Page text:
Phosphatidyl choline or Lecithin is a phosphoglyceride, ester of a diacylglycerol with a phosphate linked to another alcohol. The phosphoglyceride group includes, among others, phosphatidyl choline, phosphatidyl serine, phosphatidyl ethanolamine, and phospathidyl inositol.
Phosphoglycerides and sphingomyelin form the group of phospholipids. Phospholipids are amphipatic molecules: they have a hydrophobic part and a hydrophilic part. It makes them very suitable for the structure of membranes and lipoproteins.
Amphipatic molecules have surfactant properties: they decrease surface tension.
Normal lung functions depend on a constant supply of surfactants. Since in the case of a sphere, surface tension is inversely proportional to its radius (Laplace Law), the decrease of the radius of the alveolus during expiration increases the surface tension.
In absence of a surfactant substance, small alveolus will collapse easily, and the newborn should make great efforts to continue breathing. It explains that some premature babies who show a deficiency of Pulmonary Surfactant develop Respiratory Distress Syndrome (RDS).
Phospatidyl choline is the most abundant of the phospholipids in the extracellular fluid layer that lines alveoli of normal lungs, and is the main responsible of decreasing the surface tension of the fluid layer of the lung (surfactant properties), preventing atelectasia at the end of the expiration phase of breathing.
Different lecithins (phosphatidyl cholines) are remodeled by enzymes in pneumocytes in such a way that the resultant product is dipalmitoyl phosphatidyl choline.
Dipalmitoyl phosphatidyl choline is the most abundant phospholipid in adult surfactant.
Composition of adult surfactant
• Lipids: 80-90 % by weight
– Phospholipids (80-90 % of the lipids)
• Dipalmitoyl-phosphatidylcholine (about 50 %)
• Phosphatidyl glycerol (about 10 %)
• Sphingomyelin (about 3 %)
• Other lipids (10-20 %)
Surfactant Proteins: 10-20 % by weight
Once produced in the pneumocyte, surfactant migrates as “lamellar bodies” from the nucleus to the apical cell surface where the surfactant is released by exocytosis into the alveolus.
Usually between 32 and 36 weeks of pregnancy occurs a notable increase in the synthesis of phosphatidyl choline, while the synthesis of sphingomyelin does not experiment significant changes. That is why the ratio L/S (Lecithine/Sphingmyelin) in amniotic fluid is used as a marker of lung maturation when this information becomes necessary, for example, in the schedule of a medical elective cesarean section. Since the volume of amniotic fluid is very variable, it makes sense, for eliminating the influence of the dilution factor, to use the ratio of L/S instead of measuring just Lecithin concentration.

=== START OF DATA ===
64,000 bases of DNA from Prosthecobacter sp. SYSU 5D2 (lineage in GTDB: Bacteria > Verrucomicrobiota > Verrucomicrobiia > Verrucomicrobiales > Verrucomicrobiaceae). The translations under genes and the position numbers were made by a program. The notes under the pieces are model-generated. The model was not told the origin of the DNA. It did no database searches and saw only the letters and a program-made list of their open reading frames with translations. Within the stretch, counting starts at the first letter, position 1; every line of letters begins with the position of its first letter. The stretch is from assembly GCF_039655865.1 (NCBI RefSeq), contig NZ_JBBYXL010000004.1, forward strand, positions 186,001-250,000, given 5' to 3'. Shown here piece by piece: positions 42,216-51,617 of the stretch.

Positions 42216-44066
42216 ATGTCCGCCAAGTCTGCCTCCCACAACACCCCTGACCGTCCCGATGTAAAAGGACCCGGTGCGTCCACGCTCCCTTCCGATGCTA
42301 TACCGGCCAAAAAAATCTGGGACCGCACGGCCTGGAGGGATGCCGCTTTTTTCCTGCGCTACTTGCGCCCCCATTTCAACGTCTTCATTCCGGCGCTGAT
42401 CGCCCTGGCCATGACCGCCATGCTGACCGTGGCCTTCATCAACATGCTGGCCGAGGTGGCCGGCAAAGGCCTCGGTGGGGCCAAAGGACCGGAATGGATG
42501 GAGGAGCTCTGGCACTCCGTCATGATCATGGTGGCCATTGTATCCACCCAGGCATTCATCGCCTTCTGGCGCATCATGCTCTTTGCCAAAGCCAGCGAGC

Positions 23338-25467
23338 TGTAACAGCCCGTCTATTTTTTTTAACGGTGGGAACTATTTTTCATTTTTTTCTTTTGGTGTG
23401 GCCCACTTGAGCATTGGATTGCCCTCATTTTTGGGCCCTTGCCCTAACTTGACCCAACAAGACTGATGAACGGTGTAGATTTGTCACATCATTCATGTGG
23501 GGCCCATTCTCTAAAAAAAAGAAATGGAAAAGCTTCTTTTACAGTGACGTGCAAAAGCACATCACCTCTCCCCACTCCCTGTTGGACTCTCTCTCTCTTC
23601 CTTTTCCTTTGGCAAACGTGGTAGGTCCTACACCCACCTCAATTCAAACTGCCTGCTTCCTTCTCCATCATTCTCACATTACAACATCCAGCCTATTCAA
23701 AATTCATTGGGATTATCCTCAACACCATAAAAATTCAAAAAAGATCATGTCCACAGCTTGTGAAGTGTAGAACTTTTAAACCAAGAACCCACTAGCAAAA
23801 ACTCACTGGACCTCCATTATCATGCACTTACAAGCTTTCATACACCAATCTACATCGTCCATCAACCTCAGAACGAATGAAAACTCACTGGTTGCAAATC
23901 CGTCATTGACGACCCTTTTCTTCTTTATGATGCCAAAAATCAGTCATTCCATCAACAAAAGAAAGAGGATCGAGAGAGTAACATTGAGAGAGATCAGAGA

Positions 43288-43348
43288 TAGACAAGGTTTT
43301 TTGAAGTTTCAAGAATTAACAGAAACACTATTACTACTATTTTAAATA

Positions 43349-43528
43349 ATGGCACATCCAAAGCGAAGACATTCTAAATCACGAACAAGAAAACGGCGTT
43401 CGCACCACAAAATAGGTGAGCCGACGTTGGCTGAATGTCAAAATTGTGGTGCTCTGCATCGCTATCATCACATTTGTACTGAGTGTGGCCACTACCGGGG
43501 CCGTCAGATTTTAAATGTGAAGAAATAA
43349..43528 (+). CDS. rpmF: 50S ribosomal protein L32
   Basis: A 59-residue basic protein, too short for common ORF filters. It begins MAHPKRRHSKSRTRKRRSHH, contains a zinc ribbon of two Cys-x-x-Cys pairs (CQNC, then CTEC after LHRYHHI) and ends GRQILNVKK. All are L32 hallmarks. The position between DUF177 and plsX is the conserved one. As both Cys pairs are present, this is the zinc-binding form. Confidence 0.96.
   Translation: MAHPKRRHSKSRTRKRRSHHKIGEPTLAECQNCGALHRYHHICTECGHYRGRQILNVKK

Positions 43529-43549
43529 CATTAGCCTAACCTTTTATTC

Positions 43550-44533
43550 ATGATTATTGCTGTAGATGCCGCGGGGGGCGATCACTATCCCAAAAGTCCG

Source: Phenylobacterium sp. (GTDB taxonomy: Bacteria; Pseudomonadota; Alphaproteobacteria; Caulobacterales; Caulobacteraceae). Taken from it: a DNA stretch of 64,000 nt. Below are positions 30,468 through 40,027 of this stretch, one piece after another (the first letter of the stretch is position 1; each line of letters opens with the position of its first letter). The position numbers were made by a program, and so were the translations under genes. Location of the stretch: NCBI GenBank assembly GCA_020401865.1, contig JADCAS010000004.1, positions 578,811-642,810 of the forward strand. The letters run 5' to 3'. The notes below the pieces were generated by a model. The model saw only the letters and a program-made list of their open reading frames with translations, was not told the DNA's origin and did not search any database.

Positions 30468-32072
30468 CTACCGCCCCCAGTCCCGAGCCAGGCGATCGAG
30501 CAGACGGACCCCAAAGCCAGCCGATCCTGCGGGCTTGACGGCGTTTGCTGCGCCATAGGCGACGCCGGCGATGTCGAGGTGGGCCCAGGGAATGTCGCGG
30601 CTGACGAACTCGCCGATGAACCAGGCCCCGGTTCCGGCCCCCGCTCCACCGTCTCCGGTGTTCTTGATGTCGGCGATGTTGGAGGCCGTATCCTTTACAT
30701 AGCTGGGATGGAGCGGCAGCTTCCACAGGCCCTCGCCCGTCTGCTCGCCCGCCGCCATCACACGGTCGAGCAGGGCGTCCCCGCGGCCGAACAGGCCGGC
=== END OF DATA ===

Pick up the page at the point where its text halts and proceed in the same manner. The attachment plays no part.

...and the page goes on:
About 30 000 infants present Respiratory Distress Syndrome (former called Hyaline Membrane), in the United States each year. Around 10 % of them die.
Corticosteroid treatment is used to increase lung maturity in cases of risk of premature delivery. The effects of corticosteroids in enhancing the production of surfactant have been related to the induction of palmitate synthase expression in the pneumocytes. It makes more palmitate available for the synthesis a remodeling of lecithins to dipalmitoyl phosphatidyl choline.
The treatment of premature babies with RDS includes the administration of surfactant substances into the tracheobronchial tree. During this process, the infant is turned from side to side to facilitate uniform acinar distribution of surfactant throughout both lungs. Natural and synthetic surfactant preparations have currently been approved by the U.S. Food and Drug Administration, including colfosceril palmitate, a synthetic formulation, and natural surfactants composed of modified bovine and porcine lung extracts.
More information about surfactants and RDS can be found in:
Feng, A.; Stelle, D: Pediatrics, Respiratory Distress Syndrome
Pramanik, A: Respiratory Distress Syndrome